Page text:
I was still less than two years out of college, but I had set myself up with a nice little gig with a major league sports team in my hometown as a paid intern in the communications office. I did bitch work, but I was making enough to pay my own phone bill support myself. I finished my first season with the team to glowing reviews from my coworkers, and more importantly, my supervisor. They rewarded me with the super-official title of “Communications and Marketing Coordinator” which more importantly, came with a nice pay boost and health insurance. Score.
Man, that sounded sweet. I was coordinating shit left and right. We need extra water in the press box? You got it. Oh, what’s that? They need extra game notes in the locker room? On it. I was on my way to the top. After another season, I was given the title of “Communications Manager,” putting three interns in my direct supervision. This was it. I had my own team, for lack of a better term, of interns under my command. The power. My God, the power.
I was stern, but fair. I ran a tight ship. No messing around. I trained them just as I had been trained and delegated the work evenly. I noticed one of the interns was pretty terrible, though. Borderline incompetent, even. She struggled with even the simplest of tasks. She lacked attention to detail and complained all the time. I told my boss about her one morning, and that’s when he laid the hammer down. “Okay. Fire her.”
I spent the entire day preparing myself to fire her. I had never fired anyone. Hell, I’d never even broken up with a serious girlfriend. What would I say? Should I be a dick? Would she cry? How bad do you have to fuck up as an intern to get fired?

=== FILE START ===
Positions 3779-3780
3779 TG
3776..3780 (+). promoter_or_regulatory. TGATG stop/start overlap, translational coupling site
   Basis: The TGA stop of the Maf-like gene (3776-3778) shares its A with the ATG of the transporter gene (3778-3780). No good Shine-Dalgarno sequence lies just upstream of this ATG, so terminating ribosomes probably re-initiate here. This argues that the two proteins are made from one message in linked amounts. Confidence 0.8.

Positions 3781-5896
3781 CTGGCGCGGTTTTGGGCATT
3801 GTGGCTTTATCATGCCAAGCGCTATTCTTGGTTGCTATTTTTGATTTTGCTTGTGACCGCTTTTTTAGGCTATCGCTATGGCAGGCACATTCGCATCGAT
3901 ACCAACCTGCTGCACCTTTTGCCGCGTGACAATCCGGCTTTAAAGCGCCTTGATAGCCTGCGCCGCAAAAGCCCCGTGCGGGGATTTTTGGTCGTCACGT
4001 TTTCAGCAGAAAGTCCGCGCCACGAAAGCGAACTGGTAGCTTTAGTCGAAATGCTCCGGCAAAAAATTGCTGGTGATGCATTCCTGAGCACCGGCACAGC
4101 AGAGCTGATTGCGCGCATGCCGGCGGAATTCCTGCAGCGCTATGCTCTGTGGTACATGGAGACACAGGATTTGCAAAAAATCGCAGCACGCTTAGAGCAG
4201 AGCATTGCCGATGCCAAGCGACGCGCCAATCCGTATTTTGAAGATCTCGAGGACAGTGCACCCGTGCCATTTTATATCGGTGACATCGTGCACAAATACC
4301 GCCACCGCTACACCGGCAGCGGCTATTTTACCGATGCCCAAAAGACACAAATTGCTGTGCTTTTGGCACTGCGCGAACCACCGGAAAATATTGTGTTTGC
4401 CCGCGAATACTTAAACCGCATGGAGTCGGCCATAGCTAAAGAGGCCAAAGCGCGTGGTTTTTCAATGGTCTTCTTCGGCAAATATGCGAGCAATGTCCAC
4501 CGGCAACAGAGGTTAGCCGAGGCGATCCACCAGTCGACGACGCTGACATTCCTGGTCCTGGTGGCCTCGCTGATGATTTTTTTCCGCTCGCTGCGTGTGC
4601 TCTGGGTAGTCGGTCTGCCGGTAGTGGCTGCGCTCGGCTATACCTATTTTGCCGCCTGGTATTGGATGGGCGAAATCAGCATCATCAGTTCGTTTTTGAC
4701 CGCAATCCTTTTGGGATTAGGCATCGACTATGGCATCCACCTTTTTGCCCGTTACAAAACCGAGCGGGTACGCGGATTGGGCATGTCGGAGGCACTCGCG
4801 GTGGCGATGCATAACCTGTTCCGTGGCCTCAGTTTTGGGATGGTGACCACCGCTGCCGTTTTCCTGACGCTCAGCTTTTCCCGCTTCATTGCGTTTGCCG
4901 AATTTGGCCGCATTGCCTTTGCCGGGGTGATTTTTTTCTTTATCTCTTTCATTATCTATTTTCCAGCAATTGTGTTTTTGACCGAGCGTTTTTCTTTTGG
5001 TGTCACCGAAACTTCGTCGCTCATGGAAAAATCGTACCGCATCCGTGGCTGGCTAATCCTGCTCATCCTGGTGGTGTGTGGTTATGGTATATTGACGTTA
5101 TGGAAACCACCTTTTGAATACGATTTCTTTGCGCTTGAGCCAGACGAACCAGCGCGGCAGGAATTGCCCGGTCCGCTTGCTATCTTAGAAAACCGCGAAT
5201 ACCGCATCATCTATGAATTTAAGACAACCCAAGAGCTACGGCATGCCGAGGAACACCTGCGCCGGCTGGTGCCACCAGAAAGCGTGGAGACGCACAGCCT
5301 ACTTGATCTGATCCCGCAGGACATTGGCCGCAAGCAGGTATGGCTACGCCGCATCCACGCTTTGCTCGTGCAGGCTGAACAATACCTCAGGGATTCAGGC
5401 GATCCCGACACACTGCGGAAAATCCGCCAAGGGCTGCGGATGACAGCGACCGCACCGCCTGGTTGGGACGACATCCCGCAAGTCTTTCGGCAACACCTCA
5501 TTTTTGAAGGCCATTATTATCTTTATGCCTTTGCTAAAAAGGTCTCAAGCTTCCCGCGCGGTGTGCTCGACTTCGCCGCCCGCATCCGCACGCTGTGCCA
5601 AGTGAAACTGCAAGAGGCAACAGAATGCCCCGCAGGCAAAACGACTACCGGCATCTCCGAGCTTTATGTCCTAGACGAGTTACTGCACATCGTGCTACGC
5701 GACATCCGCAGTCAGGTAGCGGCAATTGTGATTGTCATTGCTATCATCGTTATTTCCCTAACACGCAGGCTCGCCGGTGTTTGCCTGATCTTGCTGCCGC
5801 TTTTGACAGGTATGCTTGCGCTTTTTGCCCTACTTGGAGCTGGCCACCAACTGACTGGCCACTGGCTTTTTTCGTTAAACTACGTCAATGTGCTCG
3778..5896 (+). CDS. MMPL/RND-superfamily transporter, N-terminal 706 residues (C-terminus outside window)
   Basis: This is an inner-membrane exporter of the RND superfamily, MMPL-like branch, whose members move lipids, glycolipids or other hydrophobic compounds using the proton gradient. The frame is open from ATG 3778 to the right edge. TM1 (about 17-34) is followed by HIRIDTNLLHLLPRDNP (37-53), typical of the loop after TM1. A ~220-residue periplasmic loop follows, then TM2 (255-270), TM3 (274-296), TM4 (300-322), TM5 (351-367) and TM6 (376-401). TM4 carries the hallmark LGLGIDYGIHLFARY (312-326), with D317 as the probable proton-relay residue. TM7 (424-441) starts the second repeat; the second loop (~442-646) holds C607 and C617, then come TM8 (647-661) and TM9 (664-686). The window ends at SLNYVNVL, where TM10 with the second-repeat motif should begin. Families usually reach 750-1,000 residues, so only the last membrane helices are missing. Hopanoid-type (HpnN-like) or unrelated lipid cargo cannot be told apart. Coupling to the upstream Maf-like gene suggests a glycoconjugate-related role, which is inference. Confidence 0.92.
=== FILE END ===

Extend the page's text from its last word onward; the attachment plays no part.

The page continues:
Turns out I didn’t even have to worry about it. This broad didn’t even show up for work that night and I fired her via voicemail after she didn’t answer any of my calls. I girded my loins and left the voicemail.
“Chelsea. You missed work and didn’t let us know why. Can’t have that. Thanks for all your, um, work, but we’re going to have to move in a different direction and let you go.”
I guess that was easy enough. It was the perfect mix of passive-aggressiveness and professionalism. I was proud of myself. She emailed me the next week, begging for her internship back, but I didn’t break. You don’t fuck me and the organization over and get away with it.
So, that was the first time I had to fire somebody. The second time was much more interesting.
We hired a summer intern the next offseason. He was a real go-getter. At least he seemed that way when we first met him. I even got to sit in on the interview and toss him a couple of questions while my boss took charge of most of it. I was a little apprehensive about hiring him. He seemed like he thought this internship, or any internship for that matter, was below him. His resume was impressive, I gave him that. He just didn’t pass the test for me. Regardless, my boss overrode me and hired the kid.
I could tell we weren’t going to get along. This kid was constantly overstepping his bounds, while also doing shoddy work. He even figured out the work that I did throughout the day and started taking care of some of my responsibilities for me. That would have been welcome and appreciated, except he was neglecting his own intern responsibilities and doing what should be my own work so poorly that I would have to go back and correct his mistakes constantly.